Computer Science Department
School of Computer Science, Carnegie Mellon University
Delaunay Refinement Mesh Generation
Jonathan Richard Shewchuk
In two dimensions, I unify the algorithms of Chew and Ruppert in a common theoretical framework. Using Ruppert's analysis technique, I prove that one of Chew's algorithms can produce triangular meshes that are nicely graded, are size-optimal, and have no angle smaller than 26.5 degrees. (Chew proved a 30 degree bound without guarantees on grading or size.) I show that there are inputs with small angles that cannot be meshed by any algorithm without introducing new small angles; hence, all provably good mesh generation algorithms, including those not yet discovered, suffer from a fundamental limitation. I introduce techniques for handling small input angles that minimize the impact of this limitation on two-dimensional Delaunay refinement algorithms.
In three dimensions, I introduce a Delaunay refinement algorithm that can produce tetrahedral meshes that are nicely graded and whose tetrahedra have circumradius-to-shortest edge ratios bounded below 1.63. By sacrificing good grading in theory (but not in practice), the bound can be improved to 1.15. This theoretical guarantee ensures that all poor quality tetrahedra except slivers (a particular type of poor tetrahedron) are removed. The slivers that remain are easily removed in practice, although there is no theoretical guarantee. These results assume that all input angles are large; the removal of this restriction remains the most important open problem in three-dimensional Delaunay refinement. Nevertheless, Delaunay refinement methods for tetrahedral mesh generation have the rare distinction that they offer strong theoretical bounds and frequently perform well in practice.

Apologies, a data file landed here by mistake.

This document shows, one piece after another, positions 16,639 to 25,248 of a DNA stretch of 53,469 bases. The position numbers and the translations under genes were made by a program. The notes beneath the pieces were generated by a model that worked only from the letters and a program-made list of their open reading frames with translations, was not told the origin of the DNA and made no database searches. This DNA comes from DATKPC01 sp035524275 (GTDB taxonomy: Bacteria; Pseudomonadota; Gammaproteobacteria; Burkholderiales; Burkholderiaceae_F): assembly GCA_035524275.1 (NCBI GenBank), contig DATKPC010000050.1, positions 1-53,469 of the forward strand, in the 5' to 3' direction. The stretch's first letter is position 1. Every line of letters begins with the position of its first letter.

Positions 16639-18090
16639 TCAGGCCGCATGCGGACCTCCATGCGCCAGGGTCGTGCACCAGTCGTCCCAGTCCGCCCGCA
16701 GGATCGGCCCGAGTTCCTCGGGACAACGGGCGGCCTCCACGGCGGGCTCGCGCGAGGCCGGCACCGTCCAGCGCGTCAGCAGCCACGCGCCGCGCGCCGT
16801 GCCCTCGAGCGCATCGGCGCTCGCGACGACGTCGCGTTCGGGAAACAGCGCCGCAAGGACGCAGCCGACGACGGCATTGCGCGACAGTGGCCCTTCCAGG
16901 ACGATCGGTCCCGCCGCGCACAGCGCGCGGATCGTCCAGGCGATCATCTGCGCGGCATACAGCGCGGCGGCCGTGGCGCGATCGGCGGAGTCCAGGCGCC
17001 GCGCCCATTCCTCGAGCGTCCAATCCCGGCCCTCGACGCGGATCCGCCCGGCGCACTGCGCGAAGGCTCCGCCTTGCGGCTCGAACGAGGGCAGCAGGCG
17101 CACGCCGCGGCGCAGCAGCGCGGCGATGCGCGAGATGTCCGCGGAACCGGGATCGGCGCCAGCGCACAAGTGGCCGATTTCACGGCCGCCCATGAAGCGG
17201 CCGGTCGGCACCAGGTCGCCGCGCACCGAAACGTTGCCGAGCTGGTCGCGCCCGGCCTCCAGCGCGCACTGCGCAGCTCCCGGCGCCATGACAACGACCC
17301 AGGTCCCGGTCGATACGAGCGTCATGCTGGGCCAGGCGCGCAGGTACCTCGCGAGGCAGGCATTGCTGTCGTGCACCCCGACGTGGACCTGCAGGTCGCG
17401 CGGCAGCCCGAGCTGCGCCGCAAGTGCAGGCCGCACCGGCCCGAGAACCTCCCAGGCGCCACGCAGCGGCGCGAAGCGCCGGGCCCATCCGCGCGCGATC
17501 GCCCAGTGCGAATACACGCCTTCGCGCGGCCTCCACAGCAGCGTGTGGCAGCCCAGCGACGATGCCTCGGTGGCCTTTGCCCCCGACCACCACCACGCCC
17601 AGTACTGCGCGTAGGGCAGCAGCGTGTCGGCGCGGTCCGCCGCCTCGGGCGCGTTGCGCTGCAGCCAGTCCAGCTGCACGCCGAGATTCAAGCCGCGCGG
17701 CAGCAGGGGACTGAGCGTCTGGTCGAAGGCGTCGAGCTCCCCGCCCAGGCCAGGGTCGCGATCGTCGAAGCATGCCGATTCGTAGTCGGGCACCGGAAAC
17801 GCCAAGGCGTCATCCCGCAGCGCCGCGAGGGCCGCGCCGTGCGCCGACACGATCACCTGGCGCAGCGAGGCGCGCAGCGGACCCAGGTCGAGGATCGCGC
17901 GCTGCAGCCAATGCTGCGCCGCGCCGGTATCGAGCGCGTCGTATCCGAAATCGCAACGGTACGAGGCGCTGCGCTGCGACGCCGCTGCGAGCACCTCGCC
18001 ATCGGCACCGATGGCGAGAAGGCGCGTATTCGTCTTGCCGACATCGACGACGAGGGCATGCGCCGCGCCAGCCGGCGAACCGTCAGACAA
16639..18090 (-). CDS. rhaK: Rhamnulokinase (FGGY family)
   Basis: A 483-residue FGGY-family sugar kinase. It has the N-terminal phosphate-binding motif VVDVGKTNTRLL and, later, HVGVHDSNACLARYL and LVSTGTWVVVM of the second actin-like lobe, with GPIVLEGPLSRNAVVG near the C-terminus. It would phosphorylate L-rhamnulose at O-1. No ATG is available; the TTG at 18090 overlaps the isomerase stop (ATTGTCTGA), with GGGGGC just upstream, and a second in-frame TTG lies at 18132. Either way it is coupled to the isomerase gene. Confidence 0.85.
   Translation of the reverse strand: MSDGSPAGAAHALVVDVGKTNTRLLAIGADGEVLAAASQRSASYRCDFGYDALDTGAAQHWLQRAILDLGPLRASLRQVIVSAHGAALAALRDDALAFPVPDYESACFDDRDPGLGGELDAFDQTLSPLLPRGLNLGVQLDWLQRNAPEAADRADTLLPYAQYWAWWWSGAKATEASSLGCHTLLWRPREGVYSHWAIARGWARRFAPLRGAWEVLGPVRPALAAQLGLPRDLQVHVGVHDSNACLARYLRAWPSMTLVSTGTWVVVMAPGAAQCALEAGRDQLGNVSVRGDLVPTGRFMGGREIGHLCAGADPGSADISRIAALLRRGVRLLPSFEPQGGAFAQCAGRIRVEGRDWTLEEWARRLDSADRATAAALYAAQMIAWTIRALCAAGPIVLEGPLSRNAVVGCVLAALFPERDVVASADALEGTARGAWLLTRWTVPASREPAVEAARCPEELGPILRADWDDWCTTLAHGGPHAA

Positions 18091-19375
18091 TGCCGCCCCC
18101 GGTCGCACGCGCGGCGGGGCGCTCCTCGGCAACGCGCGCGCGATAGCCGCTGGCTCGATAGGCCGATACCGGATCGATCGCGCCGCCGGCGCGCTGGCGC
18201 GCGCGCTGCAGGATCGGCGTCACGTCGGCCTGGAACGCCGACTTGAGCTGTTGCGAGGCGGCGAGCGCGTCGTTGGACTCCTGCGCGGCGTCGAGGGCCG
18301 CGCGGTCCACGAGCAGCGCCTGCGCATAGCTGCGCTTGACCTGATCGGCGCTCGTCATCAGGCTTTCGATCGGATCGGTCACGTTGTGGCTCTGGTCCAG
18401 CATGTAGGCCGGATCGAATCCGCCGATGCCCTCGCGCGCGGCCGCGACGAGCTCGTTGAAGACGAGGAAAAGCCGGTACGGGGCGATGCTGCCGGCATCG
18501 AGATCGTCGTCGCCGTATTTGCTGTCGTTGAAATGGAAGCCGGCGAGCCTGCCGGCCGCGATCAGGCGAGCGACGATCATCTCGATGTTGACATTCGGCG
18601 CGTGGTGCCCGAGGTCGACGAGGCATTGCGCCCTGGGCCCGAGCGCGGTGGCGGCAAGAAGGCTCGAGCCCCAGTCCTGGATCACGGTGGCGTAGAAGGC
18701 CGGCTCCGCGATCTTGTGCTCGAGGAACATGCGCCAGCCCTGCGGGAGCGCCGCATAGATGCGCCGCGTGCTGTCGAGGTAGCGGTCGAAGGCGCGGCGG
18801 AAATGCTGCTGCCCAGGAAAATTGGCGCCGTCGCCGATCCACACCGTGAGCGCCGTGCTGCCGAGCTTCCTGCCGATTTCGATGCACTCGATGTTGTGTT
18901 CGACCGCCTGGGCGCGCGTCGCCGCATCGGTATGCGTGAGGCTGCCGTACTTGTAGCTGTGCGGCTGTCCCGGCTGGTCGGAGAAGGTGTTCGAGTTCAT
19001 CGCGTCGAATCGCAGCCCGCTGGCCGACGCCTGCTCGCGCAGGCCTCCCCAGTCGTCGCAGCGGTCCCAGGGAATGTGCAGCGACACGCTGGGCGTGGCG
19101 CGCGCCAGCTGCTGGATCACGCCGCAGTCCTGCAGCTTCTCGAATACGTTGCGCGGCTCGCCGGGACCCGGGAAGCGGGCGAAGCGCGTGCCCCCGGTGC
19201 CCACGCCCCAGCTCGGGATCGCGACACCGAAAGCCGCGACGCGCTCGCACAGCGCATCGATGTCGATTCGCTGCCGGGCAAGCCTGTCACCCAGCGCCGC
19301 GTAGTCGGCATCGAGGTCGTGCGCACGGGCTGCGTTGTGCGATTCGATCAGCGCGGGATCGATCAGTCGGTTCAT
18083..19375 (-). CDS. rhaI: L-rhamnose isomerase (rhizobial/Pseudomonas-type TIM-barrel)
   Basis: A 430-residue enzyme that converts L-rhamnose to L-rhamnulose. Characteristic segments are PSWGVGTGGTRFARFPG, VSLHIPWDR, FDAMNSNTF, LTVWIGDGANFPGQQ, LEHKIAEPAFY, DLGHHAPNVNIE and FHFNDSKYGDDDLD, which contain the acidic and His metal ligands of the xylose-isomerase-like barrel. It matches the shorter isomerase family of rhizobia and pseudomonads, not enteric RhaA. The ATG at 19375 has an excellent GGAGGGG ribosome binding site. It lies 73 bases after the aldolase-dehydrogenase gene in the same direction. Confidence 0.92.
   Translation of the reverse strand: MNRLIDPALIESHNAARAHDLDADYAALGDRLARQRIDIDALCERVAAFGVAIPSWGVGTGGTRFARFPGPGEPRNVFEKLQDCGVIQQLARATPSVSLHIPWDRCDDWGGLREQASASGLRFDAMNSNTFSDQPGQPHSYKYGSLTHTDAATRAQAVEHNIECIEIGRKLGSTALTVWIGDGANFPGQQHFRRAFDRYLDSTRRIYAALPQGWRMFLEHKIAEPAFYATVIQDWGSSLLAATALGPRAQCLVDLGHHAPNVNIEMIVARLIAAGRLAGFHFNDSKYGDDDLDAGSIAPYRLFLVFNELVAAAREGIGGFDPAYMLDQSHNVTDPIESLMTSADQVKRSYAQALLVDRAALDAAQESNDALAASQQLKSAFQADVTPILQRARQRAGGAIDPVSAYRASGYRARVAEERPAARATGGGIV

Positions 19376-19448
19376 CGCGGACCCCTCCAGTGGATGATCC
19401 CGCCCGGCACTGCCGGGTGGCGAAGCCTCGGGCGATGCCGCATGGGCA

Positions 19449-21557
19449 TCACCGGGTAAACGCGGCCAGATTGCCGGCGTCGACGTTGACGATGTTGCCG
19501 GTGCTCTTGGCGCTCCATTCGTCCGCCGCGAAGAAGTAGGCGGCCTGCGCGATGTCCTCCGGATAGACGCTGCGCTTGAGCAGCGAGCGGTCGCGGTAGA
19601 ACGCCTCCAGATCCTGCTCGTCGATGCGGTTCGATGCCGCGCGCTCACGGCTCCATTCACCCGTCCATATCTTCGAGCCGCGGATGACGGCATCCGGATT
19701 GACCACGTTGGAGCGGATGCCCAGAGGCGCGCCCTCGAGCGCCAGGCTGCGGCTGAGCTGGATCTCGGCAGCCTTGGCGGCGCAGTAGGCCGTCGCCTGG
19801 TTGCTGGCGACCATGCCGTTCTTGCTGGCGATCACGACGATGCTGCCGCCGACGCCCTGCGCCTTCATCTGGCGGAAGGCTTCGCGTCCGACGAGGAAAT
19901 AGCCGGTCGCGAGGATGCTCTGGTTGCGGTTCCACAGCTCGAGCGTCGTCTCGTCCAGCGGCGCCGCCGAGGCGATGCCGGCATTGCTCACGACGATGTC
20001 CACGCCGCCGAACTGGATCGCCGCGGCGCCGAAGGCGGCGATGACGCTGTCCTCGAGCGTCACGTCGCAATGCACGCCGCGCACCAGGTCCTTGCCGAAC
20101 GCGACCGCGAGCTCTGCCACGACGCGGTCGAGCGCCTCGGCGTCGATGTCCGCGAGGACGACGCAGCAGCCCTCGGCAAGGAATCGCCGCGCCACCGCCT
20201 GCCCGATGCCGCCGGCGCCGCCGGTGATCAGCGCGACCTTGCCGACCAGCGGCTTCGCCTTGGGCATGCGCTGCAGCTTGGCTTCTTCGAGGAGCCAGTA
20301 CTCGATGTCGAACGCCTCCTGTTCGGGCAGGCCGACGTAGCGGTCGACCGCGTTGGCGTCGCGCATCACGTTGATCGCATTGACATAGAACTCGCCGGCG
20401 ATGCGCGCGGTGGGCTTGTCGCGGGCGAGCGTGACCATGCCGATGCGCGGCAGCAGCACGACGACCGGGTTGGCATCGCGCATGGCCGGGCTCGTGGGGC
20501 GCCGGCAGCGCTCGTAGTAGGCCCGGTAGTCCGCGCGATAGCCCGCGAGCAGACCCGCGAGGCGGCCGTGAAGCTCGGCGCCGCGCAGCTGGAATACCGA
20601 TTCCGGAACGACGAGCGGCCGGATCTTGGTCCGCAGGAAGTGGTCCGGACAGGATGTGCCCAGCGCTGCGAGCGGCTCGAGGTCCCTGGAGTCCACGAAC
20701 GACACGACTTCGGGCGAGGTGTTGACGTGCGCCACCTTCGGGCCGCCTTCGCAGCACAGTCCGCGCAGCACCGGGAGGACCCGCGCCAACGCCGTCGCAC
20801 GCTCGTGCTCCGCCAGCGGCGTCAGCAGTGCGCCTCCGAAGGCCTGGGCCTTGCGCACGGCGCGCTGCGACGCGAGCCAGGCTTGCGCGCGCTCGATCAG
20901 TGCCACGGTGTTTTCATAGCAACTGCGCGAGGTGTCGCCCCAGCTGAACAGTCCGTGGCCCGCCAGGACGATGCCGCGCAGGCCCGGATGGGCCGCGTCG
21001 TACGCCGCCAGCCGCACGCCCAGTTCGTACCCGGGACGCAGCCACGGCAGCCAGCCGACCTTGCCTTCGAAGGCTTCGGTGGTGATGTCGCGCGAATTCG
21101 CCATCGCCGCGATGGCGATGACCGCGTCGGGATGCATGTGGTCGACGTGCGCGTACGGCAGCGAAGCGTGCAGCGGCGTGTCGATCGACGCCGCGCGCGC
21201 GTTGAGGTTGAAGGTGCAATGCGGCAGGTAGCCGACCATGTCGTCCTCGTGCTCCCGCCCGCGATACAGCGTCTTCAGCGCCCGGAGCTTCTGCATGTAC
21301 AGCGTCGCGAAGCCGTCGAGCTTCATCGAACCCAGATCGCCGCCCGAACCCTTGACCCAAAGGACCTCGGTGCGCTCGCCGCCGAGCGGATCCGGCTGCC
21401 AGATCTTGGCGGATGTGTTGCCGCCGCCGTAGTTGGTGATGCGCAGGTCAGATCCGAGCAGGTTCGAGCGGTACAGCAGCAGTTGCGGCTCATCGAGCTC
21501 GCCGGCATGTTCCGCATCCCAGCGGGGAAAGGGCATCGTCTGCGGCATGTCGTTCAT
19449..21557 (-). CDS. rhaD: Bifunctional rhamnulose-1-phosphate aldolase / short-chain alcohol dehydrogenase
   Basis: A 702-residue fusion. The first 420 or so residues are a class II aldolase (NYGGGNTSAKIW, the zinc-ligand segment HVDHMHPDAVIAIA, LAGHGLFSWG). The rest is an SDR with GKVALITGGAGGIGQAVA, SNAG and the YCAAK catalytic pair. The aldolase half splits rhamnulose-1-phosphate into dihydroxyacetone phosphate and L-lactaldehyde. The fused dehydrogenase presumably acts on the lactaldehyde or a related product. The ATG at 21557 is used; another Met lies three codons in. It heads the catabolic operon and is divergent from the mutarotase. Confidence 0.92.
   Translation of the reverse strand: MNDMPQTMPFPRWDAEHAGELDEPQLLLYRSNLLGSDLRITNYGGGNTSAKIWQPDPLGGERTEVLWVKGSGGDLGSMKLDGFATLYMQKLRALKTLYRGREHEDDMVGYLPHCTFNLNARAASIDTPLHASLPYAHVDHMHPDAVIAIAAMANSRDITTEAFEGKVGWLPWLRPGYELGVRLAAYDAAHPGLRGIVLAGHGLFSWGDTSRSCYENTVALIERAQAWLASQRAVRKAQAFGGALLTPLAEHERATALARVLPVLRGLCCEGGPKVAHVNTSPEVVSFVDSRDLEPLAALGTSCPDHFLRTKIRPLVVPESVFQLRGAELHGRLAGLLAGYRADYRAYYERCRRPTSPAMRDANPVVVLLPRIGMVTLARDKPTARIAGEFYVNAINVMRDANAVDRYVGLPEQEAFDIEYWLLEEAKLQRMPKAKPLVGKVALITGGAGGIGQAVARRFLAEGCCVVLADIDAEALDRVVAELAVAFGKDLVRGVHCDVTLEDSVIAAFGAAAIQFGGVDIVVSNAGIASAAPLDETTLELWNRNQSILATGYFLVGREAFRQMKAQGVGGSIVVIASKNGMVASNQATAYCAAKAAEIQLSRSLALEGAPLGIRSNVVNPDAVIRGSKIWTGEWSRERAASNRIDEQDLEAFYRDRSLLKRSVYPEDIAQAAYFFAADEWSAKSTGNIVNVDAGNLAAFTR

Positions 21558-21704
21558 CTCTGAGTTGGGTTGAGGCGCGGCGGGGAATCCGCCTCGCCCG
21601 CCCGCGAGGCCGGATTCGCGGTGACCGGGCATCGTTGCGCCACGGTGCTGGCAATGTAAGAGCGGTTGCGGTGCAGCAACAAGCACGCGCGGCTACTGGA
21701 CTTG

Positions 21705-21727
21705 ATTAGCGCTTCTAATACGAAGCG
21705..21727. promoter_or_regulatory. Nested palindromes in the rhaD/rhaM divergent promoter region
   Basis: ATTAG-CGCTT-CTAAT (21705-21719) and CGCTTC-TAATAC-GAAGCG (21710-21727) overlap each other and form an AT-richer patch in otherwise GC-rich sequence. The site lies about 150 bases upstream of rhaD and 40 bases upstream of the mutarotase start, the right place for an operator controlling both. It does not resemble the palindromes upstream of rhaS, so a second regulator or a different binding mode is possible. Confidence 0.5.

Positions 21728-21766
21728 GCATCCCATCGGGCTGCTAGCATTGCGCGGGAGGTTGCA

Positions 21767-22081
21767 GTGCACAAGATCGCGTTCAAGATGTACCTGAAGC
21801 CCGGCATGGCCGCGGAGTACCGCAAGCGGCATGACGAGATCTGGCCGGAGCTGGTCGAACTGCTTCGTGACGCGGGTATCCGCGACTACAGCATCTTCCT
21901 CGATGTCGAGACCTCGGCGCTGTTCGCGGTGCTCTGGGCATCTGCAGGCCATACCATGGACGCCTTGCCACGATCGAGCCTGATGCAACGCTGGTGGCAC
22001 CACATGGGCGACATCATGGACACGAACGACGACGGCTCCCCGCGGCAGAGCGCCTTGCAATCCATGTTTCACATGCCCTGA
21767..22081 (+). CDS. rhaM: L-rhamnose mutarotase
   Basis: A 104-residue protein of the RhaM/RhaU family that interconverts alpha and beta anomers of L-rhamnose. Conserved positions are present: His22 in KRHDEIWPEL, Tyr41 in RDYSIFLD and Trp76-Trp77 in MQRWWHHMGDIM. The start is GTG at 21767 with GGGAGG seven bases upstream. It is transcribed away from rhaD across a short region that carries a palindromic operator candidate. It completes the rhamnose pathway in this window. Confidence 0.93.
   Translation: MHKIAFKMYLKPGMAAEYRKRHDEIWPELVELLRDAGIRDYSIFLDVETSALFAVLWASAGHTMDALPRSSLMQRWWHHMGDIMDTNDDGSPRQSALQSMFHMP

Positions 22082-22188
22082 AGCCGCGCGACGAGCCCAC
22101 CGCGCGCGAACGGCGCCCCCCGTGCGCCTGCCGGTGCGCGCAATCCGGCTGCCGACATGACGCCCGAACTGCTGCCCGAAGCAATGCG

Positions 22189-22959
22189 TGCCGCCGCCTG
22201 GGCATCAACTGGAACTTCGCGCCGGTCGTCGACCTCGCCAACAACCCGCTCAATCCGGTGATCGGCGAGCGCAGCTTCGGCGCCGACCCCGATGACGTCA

I describe my implementations of the triangular and tetrahedral Delaunay refinement algorithms. The robustness of these mesh generators against floating-point roundoff error is strengthened by fast correct floating-point implementations of four geometric predicates: the two-dimensional and three-dimensional orientation and incircle tests. These predicates owe their speed to two features. First, they employ new fast algorithms for arbitrary precision arithmetic on standard floating-point units. Second, they are adaptive; their running time depends on the degree of uncertainty of the result, and is usually small. Hence, these predicates cost little more than ordinary nonrobust predicates, but never sacrifice correctness for speed.